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updated 9/8/2015 10:45:17 AM ET 2015-09-08T14:45:17

More and more Americans may have heard some buzz about essential oils, and may be experimenting with them in hopes of improving their moods or feeling better. These fragrant oils, such as lavender, peppermint, eucalyptus, orange and tea tree, are extracted from a plant's leaves, flowers, roots, barks, seeds or peels.

People may turn to essential oils as part of aromatherapy, an alternative-medicine approach in which these highly concentrated, aromatic plant oils are used in small amounts in hopes of improving someone's physical or emotional health. The oils are sold online and in natural food stores.

But although many essential oils have pleasant smells and some of their active ingredients are purported to have health benefits, there is limited scientific evidence that they actually improve people's health or mood. And even small vials of these concentrated oils can be pricey.

Essential oils are mixtures, sometimes containing almost 300 substances, said Gerhard Buchbauer, a professor of pharmaceutical chemistry at the University of Vienna in Austria, who has researched and written about the chemical compounds used in aromatherapy. The oils contain both simple and complex chemicals, he said.

Pure essential oils are free of aromatic compounds called polycyclic aromatic hydrocarbons (PAHs), which may be linked with cancer, but they do contain volatile organic compounds (VOCs) — otherwise, they could not be smelled, Buchbauer said.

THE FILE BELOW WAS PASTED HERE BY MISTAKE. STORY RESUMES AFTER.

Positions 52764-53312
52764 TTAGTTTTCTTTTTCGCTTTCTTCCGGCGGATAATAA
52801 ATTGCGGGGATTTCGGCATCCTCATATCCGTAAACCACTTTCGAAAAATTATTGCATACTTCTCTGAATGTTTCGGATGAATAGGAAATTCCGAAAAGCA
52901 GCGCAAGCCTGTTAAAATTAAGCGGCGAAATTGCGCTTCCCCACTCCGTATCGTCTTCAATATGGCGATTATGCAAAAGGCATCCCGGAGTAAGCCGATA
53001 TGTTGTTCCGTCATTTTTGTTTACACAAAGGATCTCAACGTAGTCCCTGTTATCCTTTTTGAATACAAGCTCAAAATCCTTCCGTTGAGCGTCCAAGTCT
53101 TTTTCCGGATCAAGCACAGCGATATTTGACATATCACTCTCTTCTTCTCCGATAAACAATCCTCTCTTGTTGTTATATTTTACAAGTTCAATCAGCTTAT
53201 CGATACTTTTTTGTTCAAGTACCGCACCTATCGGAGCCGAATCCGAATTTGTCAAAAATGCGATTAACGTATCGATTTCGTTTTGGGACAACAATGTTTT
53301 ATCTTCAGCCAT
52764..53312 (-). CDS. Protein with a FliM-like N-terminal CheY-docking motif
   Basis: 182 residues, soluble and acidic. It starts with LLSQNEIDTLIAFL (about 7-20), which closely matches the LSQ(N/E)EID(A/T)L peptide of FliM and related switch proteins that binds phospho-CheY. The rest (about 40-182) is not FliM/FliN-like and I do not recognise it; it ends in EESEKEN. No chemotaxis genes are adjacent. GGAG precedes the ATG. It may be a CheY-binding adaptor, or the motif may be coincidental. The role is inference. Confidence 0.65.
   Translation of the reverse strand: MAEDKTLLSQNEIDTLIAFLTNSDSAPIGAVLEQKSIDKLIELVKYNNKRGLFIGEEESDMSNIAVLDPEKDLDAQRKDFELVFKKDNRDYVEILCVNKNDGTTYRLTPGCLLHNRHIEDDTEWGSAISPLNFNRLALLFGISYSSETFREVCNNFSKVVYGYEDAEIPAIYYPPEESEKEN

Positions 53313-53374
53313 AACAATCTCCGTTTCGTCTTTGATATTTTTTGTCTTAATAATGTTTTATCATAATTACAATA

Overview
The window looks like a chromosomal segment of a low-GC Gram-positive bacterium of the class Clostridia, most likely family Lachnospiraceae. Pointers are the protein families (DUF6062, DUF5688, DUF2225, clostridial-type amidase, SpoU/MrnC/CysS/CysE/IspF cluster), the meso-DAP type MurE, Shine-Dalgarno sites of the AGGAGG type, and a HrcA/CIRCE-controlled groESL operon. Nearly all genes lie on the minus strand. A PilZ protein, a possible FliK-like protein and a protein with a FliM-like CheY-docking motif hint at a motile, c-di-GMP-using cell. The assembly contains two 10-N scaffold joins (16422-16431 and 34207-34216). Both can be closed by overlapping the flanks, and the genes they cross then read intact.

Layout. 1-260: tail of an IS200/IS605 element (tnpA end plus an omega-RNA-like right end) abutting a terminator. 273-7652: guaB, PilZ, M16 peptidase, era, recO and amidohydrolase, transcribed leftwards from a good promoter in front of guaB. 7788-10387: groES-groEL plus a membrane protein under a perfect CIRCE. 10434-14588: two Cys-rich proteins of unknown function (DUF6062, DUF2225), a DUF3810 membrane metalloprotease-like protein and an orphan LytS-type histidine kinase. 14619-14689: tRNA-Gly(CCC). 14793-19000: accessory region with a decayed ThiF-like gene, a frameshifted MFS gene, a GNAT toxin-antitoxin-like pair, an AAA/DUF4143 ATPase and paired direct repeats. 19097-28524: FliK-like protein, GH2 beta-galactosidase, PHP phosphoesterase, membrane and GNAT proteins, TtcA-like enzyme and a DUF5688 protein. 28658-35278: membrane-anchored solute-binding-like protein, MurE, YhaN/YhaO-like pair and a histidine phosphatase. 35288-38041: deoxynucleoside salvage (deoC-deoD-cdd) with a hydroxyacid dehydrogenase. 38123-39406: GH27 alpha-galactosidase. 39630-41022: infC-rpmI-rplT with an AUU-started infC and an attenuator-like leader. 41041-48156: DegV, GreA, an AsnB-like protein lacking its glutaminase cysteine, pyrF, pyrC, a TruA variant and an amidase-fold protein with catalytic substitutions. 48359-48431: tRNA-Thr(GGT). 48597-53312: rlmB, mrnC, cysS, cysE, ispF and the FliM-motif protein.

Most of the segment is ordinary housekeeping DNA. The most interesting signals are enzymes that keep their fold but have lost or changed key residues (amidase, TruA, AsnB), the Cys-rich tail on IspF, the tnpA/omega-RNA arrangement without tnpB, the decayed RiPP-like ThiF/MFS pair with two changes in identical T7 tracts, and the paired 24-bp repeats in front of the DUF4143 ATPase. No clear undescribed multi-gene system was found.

Using the active compounds in essential oils in low concentrations and inhaling the vapors of these oils are normally safe for most people, Buchbauer said. Safety testing of essential oils have shown they have few negative side effects, when used as directed. [ 5 Wacky Things That Are Good for Your Health ]

However, research suggests that because some of the oils mimic the female hormone estrogen, they may have unwanted effects on males. Lavender oil and tea tree oil may cause enlarged breast tissue in prepubertal boys, according to a 2007 study in the New England Journal of Medicine.

How essential oils are used   

Aromatherapists recommend the oils be directly inhaled from a bottle, cloth or palm of the hand, or massaged into the skin after being diluted in a carrier oil, such as olive oil or almond oil.

When inhaled, "the absorption of essential oils by the nose is as fast as an intravenous injection," Buchbauer said.Essential oils are sometimes called volatile oils, meaning they evaporate quickly when exposed to the air, which releases their scents.

In comparison, the absorption of essential oils through the skin is slower, because some of their chemical compounds need to pass through the fat layers under the skin and may even get stored there, Buchbauer said.

He stressed that because of their potency, it's important to use only a few drops of a diluted form of essential oils when applying them to the skin. Unless they are diluted, essential oils can irritate the skin.

Some consumers add essential oils to their baths, or use them as home remedies, such as inhaling eucalyptus vapors to relieve congestion.Others may place the oils in a diffuser to scent the air — peppermint is promoted for stimulating alertness, and lavender is often listed as a way to promote calmness, although there are no rigorous studies to support such claims.

Do-it-yourselfers may add drops of essential oils when making natural beauty products to give them fragrance, or use them in green cleaning products because of their disinfectant or cleansing properties.